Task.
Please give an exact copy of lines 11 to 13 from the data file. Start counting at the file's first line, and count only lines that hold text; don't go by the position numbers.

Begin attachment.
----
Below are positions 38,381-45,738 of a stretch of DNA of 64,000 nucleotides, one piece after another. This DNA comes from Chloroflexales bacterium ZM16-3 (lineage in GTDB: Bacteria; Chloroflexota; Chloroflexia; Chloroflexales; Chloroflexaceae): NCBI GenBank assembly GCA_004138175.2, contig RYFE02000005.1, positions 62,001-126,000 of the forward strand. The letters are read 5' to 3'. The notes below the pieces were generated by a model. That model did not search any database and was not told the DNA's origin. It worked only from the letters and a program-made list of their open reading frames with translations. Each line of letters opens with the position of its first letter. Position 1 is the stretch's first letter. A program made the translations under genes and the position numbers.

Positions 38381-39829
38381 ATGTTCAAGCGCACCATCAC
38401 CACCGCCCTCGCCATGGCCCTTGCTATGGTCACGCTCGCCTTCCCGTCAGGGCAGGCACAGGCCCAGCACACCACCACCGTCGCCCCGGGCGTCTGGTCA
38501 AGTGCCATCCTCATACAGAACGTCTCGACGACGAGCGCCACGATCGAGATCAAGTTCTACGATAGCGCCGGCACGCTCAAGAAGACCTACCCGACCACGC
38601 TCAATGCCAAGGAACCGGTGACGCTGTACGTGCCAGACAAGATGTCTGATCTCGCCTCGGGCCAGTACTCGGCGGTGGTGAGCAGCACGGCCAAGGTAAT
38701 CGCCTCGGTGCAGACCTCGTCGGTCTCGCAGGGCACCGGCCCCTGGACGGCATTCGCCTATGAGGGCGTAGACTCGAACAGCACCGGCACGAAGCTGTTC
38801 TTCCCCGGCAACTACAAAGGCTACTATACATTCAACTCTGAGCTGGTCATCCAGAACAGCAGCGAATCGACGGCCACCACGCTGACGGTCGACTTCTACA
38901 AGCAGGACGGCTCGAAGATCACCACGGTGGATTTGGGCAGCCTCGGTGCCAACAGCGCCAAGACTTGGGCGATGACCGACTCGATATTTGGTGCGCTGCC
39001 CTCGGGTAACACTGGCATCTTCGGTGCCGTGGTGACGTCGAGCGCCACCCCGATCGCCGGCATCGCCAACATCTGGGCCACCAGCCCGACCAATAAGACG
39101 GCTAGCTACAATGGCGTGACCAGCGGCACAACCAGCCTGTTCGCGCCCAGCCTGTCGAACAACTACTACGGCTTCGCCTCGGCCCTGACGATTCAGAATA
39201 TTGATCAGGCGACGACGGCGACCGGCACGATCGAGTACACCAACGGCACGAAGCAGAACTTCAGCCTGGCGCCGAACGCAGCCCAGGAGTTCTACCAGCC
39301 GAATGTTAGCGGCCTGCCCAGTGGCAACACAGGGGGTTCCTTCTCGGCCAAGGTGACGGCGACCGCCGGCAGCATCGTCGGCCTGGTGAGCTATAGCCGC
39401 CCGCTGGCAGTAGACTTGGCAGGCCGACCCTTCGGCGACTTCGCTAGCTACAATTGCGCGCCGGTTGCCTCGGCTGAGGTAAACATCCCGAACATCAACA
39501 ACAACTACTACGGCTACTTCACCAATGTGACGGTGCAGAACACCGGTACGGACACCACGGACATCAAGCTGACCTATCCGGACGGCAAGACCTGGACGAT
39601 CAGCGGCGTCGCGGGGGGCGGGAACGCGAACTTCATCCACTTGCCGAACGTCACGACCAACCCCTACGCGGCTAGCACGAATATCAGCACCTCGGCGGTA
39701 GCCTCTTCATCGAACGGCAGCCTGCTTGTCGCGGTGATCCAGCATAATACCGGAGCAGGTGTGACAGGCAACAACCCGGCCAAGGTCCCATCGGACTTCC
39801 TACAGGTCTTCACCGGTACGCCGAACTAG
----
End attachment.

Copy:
39101 GCTAGCTACAATGGCGTGACCAGCGGCACAACCAGCCTGTTCGCGCCCAGCCTGTCGAACAACTACTACGGCTTCGCCTCGGCCCTGACGATTCAGAATA
39201 TTGATCAGGCGACGACGGCGACCGGCACGATCGAGTACACCAACGGCACGAAGCAGAACTTCAGCCTGGCGCCGAACGCAGCCCAGGAGTTCTACCAGCC
39301 GAATGTTAGCGGCCTGCCCAGTGGCAACACAGGGGGTTCCTTCTCGGCCAAGGTGACGGCGACCGCCGGCAGCATCGTCGGCCTGGTGAGCTATAGCCGC